5 Amount subject to tentative tax Table 3. Unified Tax Rate Schedule Tax on amount in column 1 Tax rate on excess over amounts in column 1* Exceeding But not exceeding $ --- $ 10,000 $ % 10,000 20,000 1,800 20% 20,000 40,000 3,800 22% 40,000 60,000 8,200 24% 60,000 80,000 13,000 26% 80, ,000 18,200 28% 100, ,000 23,800 30% 150, ,000 38,800 32% 250, ,000 70,800 34% 500, , ,800 37% 750,000 1,000, ,300 39% 1,000,000 1,250, ,800 41% 1,250,000 1,500, ,300 43% 1,500,000 2,000, ,800 45% 2,000,000 2,500, ,800 49% 2,500,000 3,000,000 1,025,800 50% * For individuals dying and gifts made after 2002, the top estate and gift tax rate (and the generation skipping transfer tax rate) will drop to the following levels: 49% (2003), 48% (2004), 47% (2005), 46% (2006) and 45% ( ). These estate tax rates and the generation skipping tax are repealed after 2009 unless Congress takes further action. The top gift tax rate for gifts made in 2010 will be 35%. The applicable exclusion amount for federal gift tax purposes remains at $1,000,000, even after repeal of the federal estate tax in It is important to note that the tax rates on any portion of an estate that exceeds the applicable exclusion amount are quite high. The tax rate is 41% from $1,000,000 to $1,250,000 which, due to the applicable exclusion amount, are the first dollars taxed. The tax rate goes up for larger estates. However, as the footnote to Table 3 explains, the highest tax rate is being reduced 1% per year until 2007 when it reaches 45%. Credits for State Death Taxes A credit is allowed against the federal estate tax for estate, inheritance, legacy, or succession taxes actually paid to any state or the District of Columbia on account of property included in the gross estate. For individuals dying in 2001, the amount allowed as a credit is limited to an amount based on the decedent s adjusted taxable estate and is computed under the state death tax credit shown in Table 4. The adjusted taxable estate is the taxable estate (gross estate minus deductions) reduced by $60,000. For deaths in 2002 the credit is reduced from the level in Table 4 by 25%, for 2003 it is reduced 50%, and 75% in For persons dying after 2004, the state death tax credit is repealed and replaced with a new deduction for state death taxes. Page 5 of 9

6 Table 4. Computation of Maximum Credit for State Death Taxes (Based on Federal Taxable Estate) Adjustable Taxable Estate 1 Equal to or More Than Less Than Amount in Column 1 Rate of Credit on excess Over Amount in Column 1 (%) $ 0 $ 40,000 $ ,000 90, , , , ,000 1, , ,000 3, , ,000 10, , ,000 18, ,000 1,040,000 27, ,040,000 1,540,000 38, ,540,000 2,040,000 70, ,040,000 2,540, , ,540,000 3,040, , ,040,000 3,540, , ,540,000 4,040, , ,040,000 5,040, , ,040,000 6,040, , ,040,000 7,040, , ,040,000 8,040, , ,040,000 9,040, , ,040,000 10,040, , ,040, ,082, For purposes of this table, Adjusted Taxable Estate means the taxable estate reduced by $60,000. As an example, the rates of federal estate tax credit for state death taxes on taxable estates of $640,000 to $840,000 would be $18,000 plus 4.8 percent of the excess over $640,000 (Table 4). The credit shown in the table is the maximum, if at least that much state tax was paid. In case the surviving spouse dies soon after their mate, there is credit available for previously paid taxes. If federal estate taxes were paid on property recently inherited, some or all of this tax is allowed as a credit against this estate s tax. The first death would have to have been not more than 10 years earlier. If within two years, there is a 100% credit. The credit decreases by 20% each 2 years. Credit for death taxes paid to foreign countries is also allowed. Estimated Estate Settlement Costs Table 5 shows estimated estate settlement costs for single persons who die in 2003 with different sizes of estates. There are several important observations one can make from this table. Single persons include widows and widowers who have not remarried plus people who have never married. Therefore, more than half of the population will die as a single person. The taxes for a married person are calculated much differently and the estate settlement costs for a married person with a large estate are frequently much less than for a single person (see Table 6 below). Page 6 of 9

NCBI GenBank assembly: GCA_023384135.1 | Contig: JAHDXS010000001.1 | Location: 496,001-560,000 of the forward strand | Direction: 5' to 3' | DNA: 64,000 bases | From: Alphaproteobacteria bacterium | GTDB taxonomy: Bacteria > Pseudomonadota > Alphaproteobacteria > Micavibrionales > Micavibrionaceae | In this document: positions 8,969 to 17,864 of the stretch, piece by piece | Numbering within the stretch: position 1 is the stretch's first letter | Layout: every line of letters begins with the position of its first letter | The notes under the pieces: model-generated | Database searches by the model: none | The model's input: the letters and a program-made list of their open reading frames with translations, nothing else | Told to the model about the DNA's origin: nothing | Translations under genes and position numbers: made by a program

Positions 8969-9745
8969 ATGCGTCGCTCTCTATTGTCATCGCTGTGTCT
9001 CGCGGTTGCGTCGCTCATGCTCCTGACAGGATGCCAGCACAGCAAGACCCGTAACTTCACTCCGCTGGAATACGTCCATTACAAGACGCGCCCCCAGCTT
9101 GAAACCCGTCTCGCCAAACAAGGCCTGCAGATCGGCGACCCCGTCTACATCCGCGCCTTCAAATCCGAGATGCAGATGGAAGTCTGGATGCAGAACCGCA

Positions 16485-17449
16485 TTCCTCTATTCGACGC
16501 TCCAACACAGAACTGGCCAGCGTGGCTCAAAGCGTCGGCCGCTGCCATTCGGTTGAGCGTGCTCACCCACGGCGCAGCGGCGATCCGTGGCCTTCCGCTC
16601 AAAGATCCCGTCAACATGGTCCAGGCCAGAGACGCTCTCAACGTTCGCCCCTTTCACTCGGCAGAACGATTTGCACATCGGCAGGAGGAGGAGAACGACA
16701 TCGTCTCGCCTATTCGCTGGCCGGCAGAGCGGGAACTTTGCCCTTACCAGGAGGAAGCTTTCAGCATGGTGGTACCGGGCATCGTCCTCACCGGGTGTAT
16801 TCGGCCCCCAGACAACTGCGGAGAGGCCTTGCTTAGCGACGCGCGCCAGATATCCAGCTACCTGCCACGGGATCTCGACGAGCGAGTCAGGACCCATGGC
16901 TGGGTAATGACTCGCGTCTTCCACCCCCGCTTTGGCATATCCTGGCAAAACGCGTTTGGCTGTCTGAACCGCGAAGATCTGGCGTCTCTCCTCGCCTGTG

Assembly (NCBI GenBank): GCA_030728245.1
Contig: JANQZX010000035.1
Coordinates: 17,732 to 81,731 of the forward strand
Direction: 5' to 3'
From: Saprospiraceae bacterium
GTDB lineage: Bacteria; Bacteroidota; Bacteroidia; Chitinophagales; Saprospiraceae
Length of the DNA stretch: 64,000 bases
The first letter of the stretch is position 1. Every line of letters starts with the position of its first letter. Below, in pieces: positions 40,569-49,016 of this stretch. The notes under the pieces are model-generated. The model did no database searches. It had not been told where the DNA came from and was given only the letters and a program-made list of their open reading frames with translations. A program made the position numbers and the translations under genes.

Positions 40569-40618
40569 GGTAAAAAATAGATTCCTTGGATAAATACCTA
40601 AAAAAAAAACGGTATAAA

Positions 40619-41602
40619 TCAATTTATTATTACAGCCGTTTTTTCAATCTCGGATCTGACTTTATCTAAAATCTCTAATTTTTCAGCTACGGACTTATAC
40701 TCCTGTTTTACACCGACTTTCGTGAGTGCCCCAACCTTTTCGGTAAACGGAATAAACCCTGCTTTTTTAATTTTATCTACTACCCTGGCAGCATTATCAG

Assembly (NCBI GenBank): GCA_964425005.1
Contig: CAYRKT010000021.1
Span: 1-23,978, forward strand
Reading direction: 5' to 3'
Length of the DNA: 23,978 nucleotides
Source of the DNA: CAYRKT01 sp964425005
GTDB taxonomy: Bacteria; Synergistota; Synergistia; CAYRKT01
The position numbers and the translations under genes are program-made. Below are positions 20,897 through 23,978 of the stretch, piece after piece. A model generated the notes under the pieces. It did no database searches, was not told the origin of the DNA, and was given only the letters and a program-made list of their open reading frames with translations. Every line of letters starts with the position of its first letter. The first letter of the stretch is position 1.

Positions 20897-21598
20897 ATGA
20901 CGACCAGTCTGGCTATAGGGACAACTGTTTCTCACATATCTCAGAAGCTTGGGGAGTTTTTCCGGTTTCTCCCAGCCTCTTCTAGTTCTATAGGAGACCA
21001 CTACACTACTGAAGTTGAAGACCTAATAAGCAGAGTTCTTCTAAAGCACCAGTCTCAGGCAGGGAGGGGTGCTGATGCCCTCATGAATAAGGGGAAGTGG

7 Ohio estate taxes (discussed above) do not become effective until the taxable estate reaches $338,333. So, for small estates the biggest costs are administrative costs. The percentage of the estate taken by settlement costs is fairly low until the estate gets larger than $1,000,000. That occurs because the Applicable Exclusion Amount (discussed above) eliminates the federal estate tax on estates up to $1,000,000. The largest costs for estates under $1,150,000 or so, are administrative costs and Ohio estate taxes. The cost may seem high, but even together they frequently take less than 10% of the estate when the estate is less than $1,000,000. Once the federal estate taxes become effective they take a rapidly increasing portion of the estate. The Percent of Estate Taken (last column) goes up dramatically as the estate increases from $1,500,000 to $3,000,000. There is no federal estate tax at $1,000,000, but the federal estate tax is more than all other costs when the estate reaches $1,500,000. This helps one understand why so much effort in estate planning is expended in keeping all of a wealthy couple s assets from ending up in the surviving spouse s estate. The taxes on single decedents who are wealthy can be quite high. The last section of this bulletin Sample Estate Tax Calculations and An Illustration of Potential Savings From a Simple Estate Plan shows how a hypothetical couple with substantial assets might be taxed. The example is followed by a simple alternative plan that illustrates a simple and inexpensive plan that greatly reduces their estate settlement costs. Table 5. Estimated Estate Settlement Costs for a Single Person or Surviving Spouse, Death Occurs in 2003, $1,000,000 Applicable Exclusion Amount Net Estate 1 Admin. Costs 2 Ohio Estate Tax 3 Federal Estate Tax After State Tax Credit 4 Total Costs Percent of Estate Taken $50,000 $2,500 $0 $0 $2, % $200,000 $10,000 $0 $0 $10, % $500,000 $25,000 $8,200 $0 $33, % $750,000 $33,750 $24,838 $0 $58, % $1,000,000 $40,000 $41,900 $0 $81, % $1,500,000 $60,050 $75,500 $155,920 $289, % $2,000,000 $70,000 $109,800 $356,220 $536, % 1 $3,000,000 $105,000 $177,350 $787,170 5 $1,069, % Gross estate (total assets) less debt and final expenses. 2 Assumes executor took reduced or no fee. 3 Taxable estate for Ohio and federal estate tax calculations equals net estate minus administration costs. 4 Credit for Ohio estate taxes paid is reduced by 50% for deaths in The maximum estate tax rate in 2003 is 49%. Table 6 shows estimated estate settlement costs for married persons who die in 2003 and leave all their assets to their surviving spouse. The question of how much to leave outright to a surviving spouse is an extremely important question. In Table 6 we assume all of a married person s assets are left to a surviving spouse. We are not advocating this disposition, but illustrate it because it is a very common practice. It is not generally advised for couples who have a substantial net worth (joint net worth in excess of $1,000,000) that may be subject to federal estate taxes. There are several important observations one can make when viewing this table. First and foremost, the estate settlement costs never take more than 5% of the estate. The only estate settlement costs incurred by any estate are Page 7 of 9